By Randy Appleton, HSCLA Attorney
Imagine that you are the parent of a young patriotic man who desires to serve in the United States
Military and who ends up traveling to Iraq. Months later your son is killed in Iraq and you have
the unthinkable task of attending the funeral of your own child. Last, add to the unthinkable funeral that dozens of protesters suddenly show up at the cemetery carrying signs such as “God hates you!” and “God is your enemy!” and other signs which suggest that war in Iraq is punishment on the United States for tolerating homosexuality. A sci-fi movie? No.
In fact, this is exactly what happened at a funeral of Marine Lance Corporal Matthew Snider, who was killed in Iraq, buried in York, Pennsylvania, and picketed by devout members of the Westboro Baptist Church, a fundamentalist Kansas church that has picketed military funerals out of a belief that society is being punished with the war in Iraq because of tolerance of homosexuality.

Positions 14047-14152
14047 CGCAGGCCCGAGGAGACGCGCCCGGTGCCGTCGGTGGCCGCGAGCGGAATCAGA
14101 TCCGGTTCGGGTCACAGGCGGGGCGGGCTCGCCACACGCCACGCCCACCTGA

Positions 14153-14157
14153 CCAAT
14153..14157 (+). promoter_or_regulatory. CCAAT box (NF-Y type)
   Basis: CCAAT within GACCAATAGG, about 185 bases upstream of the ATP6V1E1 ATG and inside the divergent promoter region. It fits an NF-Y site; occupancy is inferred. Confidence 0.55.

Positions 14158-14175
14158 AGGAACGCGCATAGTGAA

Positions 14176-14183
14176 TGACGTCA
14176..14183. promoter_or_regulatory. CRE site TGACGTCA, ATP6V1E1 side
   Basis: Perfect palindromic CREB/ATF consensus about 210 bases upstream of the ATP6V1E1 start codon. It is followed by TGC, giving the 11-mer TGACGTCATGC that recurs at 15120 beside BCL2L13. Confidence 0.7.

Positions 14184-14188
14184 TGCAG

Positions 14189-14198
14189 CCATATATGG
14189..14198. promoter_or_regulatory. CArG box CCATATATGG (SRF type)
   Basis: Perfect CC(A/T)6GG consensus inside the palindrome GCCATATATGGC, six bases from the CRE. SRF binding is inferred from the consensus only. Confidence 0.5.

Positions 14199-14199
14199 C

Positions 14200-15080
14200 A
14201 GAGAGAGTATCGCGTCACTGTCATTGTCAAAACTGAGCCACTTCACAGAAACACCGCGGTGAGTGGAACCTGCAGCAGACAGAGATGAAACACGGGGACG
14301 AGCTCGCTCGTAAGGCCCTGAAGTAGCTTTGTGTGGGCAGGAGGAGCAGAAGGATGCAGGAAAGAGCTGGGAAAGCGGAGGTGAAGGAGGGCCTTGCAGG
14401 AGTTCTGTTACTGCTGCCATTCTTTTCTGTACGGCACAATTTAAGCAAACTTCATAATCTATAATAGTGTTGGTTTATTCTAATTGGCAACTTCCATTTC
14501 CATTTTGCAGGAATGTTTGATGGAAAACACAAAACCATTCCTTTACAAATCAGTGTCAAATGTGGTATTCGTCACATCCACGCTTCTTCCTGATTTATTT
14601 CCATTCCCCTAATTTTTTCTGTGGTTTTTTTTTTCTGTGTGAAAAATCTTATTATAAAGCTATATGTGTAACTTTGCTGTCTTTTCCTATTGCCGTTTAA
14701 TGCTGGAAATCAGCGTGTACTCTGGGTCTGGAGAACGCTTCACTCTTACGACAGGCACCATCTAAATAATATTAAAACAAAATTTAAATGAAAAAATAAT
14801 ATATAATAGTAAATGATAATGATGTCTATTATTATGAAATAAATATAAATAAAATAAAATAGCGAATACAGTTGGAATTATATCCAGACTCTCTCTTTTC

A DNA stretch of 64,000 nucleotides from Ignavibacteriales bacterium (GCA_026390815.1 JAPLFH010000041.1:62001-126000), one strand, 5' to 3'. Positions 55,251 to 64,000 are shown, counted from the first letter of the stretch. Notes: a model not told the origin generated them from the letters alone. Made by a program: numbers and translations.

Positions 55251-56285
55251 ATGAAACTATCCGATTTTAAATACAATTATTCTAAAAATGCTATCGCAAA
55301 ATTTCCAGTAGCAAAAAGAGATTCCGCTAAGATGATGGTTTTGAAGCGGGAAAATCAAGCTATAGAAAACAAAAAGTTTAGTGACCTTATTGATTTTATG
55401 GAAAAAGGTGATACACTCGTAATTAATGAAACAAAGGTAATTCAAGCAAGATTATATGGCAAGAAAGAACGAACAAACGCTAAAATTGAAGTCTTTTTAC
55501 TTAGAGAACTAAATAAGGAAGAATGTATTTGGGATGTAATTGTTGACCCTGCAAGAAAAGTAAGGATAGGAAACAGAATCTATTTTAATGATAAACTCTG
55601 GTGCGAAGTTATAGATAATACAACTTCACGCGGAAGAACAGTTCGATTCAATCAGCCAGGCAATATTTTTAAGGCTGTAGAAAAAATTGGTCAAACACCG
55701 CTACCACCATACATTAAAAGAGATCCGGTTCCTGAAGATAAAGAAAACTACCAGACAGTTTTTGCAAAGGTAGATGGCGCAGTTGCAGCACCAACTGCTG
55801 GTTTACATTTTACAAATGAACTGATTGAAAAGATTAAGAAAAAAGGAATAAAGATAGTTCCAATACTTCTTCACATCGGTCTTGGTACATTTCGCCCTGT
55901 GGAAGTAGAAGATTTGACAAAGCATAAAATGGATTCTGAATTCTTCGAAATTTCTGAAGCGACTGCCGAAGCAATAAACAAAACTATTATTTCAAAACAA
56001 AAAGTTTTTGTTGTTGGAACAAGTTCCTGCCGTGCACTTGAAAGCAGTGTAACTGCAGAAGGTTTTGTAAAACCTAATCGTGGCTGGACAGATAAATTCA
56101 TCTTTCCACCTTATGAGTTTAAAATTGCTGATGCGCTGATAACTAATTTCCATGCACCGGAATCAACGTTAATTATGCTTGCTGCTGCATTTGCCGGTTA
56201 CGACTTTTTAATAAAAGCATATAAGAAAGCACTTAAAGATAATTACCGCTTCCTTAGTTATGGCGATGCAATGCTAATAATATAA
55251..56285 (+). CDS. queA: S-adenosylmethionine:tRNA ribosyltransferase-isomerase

The family, through attorney Craig Trebilcock, convinced a Maryland jury to award a total of $11 million in damages in favor of the family. The award broke down as $2.9 million in compensatory damages, and then in a second verdict considering punitive damages, the jury awarded $6 million more for invasion of privacy and $2 million for emotional distress. The Snider’s attorney was quoted as saying “that says don’t do this in Maryland again. Do not bring your circus of hate to Maryland again.” The church members routinely picket military personnel killed in Iraq and Afghanistan, and they carry signs as above mentioned and others that say “Thank God for dead soldiers.”
While one might believe that everyone has a first amendment right to protest, the U.S. Supreme Court has long held that restrictions on free speech that are reasonably tailored, are constitutional. For example, protesters that want to protest outside of the White House must obtain permits and meet other requirements and similar restrictions are placed on protests around funeral sites, in various states. Actually, Congress has also passed a law prohibiting such protests at federal cemeteries. The main theory of the lawsuit was invasion of privacy and intent to inflict emotional distress, and the verdict was rendered by a federal jury. According to published reports this was the first such lawsuit around the country brought on behalf of a military family relating to such protest.